snellius paulm@int3 13:15 ~$ ssh srv2

# Build the container, NOTE THE NECESSARY --fakeroot ARGUMENT
snellius paulm@srv2 13:16 ~$ apptainer build --fakeroot myimage.sif myimage.def
WARNING: 'nodev' mount option set on /tmp, it could be a source of failure during build process
INFO:    Starting build...
INFO:    Using cached image
INFO:    Verifying bootstrap image /root/.singularity/cache/library/sha256.cec569332824fa2ed2c222d52c3923a26a6b3ef493ef7cf5f485401afd1c40a0
INFO:    Running setup scriptlet
INFO:    Creating SIF file...
INFO:    Build complete: myimage.sif

Test the image

When the container was successfully built, test it to make sure no more build script changes and image rebuilds are needed (the latter would best be done on the current cbuild node)

snellius paulm@srv2 13:20 ~$ apptainer shell myimage.sif
Singularity> cat /etc/os-release 
VERSION="18.04.1 LTS (Bionic Beaver)"
PRETTY_NAME="Ubuntu 18.04.1 LTS"
Singularity> exit

When satified, close the connection to the cbuild node

snellius paulm@srv2 13:20 ~$ exit
Connection to srv2 closed.

# And optionally cancel the cbuild allocation
snellius paulm@int3 13:20 ~$ scancel 1197343
salloc: Job allocation 1197343 has been revoked.

Using a SLURM batch job

The second option is to use a regular job script, containing the necessary commands to build the Singularity image:

snellius paulm@int3 13:42 ~/examples/singularity$ cat build.job 
#SBATCH -p cbuild
#SBATCH -t 2:00:00

# Explicitly set the temporary directory to use (see below)
export SINGULARITY_TMPDIR=$(mktemp -d /tmp/paulmXXXX)

# Note the necessary --fakeroot option
apptainer build --fakeroot myimage.sif myimage.def

# Submit the job
snellius paulm@int3 13:42 ~$ sbatch build.job 
Submitted batch job 1197730

# Wait for the batch job to finish...

# Check job output for errors
snellius paulm@int3 13:47 ~$ cat slurm-1197730.out 
WARNING: 'nodev' mount option set on /tmp, it could be a source of failure during build process
INFO:    Starting build...
INFO:    Using cached image
INFO:    Verifying bootstrap image /root/.singularity/cache/library/sha256.cec569332824fa2ed2c222d52c3923a26a6b3ef493ef7cf5f485401afd1c40a0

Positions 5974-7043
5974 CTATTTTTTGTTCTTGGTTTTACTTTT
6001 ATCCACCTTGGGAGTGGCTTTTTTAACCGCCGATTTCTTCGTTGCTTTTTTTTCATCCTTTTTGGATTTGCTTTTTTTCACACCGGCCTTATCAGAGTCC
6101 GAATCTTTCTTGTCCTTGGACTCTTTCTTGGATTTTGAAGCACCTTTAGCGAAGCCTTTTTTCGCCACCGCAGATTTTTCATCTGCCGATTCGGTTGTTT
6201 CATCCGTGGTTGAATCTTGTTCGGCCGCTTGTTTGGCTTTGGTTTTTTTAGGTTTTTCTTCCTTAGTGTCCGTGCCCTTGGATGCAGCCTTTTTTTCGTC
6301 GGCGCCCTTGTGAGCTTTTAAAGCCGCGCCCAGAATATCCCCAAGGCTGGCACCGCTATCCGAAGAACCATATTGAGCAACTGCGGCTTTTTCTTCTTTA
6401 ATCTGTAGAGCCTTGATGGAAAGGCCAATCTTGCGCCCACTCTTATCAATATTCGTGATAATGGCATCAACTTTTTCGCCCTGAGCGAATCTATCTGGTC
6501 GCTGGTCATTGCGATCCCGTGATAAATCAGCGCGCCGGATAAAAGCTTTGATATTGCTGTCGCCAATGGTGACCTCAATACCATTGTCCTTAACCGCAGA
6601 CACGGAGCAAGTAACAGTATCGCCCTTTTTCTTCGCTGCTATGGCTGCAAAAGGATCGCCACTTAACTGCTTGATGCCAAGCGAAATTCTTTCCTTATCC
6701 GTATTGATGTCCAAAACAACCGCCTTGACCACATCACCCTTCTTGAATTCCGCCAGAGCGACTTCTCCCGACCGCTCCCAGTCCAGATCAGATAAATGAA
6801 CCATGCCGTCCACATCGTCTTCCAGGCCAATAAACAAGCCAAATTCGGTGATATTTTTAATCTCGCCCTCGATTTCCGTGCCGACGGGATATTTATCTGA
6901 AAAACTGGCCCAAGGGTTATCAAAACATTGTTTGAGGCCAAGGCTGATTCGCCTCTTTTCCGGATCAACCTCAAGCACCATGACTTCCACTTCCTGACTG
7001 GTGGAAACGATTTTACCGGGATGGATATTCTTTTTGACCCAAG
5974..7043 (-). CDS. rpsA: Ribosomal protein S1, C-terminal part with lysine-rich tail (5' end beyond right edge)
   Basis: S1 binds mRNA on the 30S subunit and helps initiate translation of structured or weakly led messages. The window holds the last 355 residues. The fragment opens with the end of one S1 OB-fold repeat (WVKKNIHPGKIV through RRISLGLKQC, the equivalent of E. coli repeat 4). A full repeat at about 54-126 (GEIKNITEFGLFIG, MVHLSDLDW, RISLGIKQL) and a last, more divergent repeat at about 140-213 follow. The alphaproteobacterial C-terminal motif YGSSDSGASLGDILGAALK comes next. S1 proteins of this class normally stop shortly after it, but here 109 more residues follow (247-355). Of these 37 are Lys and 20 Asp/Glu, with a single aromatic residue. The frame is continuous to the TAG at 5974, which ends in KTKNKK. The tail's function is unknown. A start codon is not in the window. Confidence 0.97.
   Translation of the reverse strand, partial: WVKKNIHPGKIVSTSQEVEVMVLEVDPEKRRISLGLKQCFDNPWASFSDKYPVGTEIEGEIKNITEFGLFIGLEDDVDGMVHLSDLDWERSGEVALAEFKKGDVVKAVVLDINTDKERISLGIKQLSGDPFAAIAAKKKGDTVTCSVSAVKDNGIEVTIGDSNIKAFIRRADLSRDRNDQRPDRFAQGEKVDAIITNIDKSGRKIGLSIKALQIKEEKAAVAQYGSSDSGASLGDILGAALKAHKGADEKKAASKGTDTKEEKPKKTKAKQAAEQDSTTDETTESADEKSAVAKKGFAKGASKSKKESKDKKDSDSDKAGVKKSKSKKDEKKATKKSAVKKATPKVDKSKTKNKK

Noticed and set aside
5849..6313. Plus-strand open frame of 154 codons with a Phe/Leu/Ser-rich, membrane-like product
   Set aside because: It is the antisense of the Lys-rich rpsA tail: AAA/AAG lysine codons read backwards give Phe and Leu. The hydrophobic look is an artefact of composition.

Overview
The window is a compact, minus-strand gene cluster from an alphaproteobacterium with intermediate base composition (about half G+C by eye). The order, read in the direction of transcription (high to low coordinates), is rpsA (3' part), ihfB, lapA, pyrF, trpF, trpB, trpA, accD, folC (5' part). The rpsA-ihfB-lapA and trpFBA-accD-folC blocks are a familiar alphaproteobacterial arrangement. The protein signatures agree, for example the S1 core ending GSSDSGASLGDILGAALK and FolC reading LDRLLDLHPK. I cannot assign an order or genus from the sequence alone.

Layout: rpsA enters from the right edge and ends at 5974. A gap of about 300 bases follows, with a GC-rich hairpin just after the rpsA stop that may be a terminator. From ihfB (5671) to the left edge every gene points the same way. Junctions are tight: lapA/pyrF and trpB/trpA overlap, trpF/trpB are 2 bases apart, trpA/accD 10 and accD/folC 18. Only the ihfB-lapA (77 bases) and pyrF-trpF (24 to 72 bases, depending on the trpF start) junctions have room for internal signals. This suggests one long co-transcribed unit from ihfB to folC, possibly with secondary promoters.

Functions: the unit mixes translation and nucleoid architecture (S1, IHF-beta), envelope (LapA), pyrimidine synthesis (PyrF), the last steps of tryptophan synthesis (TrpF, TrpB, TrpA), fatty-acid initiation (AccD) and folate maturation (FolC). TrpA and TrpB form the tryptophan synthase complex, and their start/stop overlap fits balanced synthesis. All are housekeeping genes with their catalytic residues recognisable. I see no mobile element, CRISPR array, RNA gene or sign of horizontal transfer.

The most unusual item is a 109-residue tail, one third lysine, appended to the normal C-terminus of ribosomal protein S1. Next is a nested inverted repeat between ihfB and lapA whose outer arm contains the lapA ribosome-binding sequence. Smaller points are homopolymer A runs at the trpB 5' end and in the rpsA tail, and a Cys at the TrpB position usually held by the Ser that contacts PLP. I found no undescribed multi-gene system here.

INFO:    Running setup scriptlet
+ touch /tmp/paulmNRDo/build-temp-319223399/rootfs/file2
INFO:    Running post scriptlet
+ apt-get update
INFO:    Creating SIF file...
INFO:    Build complete: myimage.sif

snellius paulm@int3 13:47 ~$ ls -l myimage.sif 
-rwxr-x--- 1 paulm paulm 42606592 Jul  5 13:43 myimage.sif

When the job successfully finishes it will have produced the Singularity image, which you can then use further.

Error with temporary files

As noted in the job script above we need to specify a different directory for temporary files, as the default location on /scratch-local  does not work for Singularity (more specifically, the issue is that /scratch-local is a network-mounted file sytem).

If you forget to set the SINGULARITY_TMPDIR correctly in the job script you will get an error like this:

FATAL:   While performing build: conveyor failed to get: while inserting base environment: build: failed to stat rootPath: stat /scratch-local/paulm.1197708/build-temp-929560850/rootfs: no such file or directory

Get and run an image from Docker Hub

It is possible to convert a Docker container to the Singularity format, make sure you use the cbuild  partition on Snellius for this. Otherwise you will run into errors related to missing privileges. E.g. pull in an image from Docker Hub with

apptainer pull docker://godlovedc/lolcow

and then run it with

apptainer run lolcow.sif

To run a container interactively, pull in an image with e.g.

apptainer pull docker://fedora:latest

And then enter the container with

apptainer shell fedora_latest.sif

Or run a single command with

apptainer run fedora_latest.sif cat /etc/os-release

By default, the $HOME directory will be bound to your image. Changes made inside the image to the files that are bound also take effect outside the container. Deleting, creating and modifying files in your image's home directory removes also the files from the host itself.

Changes inside the image made to the image itself (not to the directories that are bound) will not be saved and you will not have root rights inside the container. To make permanent adjustments continue reading in the post hoc adjustments section below.

Build an image with a Singularity definition file

Convert from local existing Docker images.

Docker is not installed or used on Snellius. But the following is possible when Docker and Singularity are installed on a local host. Current local Docker images can be shown with sudo docker images where you can find the ID or IMAGE ID

$ sudo docker images
REPOSITORY                            TAG                 IMAGE ID            CREATED             SIZE
tensorflow/tensorflow                 latest              0bb45d441a4b        6 days ago          1.15 GB
singularityware/docker2singularity    latest              9a621f249838        3 weeks ago         101 MB
asciinema2gif                         latest              386c8b5977de        3 weeks ago         56.2 MB

To convert the image you need to set up a local Docker registry

sudo docker run -d -p 5000:5000 --name registry registry:2

tag the wanted images and push it to the registry

sudo docker image tag tensorflow/tensorflow  localhost:5000/mytensorflow
sudo docker push localhost:5000/mytensorflow

Now you can use singularity to pull the images from your private local registry. The registry has no encryption and we must tell singularity to ignore lack of https with the prefix "SINGULARITY_NOHTTPS=true"

sudo SINGULARITY_NOHTTPS=true apptainer build mytenserflow.img docker://localhost:5000/mytensorflow

Stop the docker registry and clean up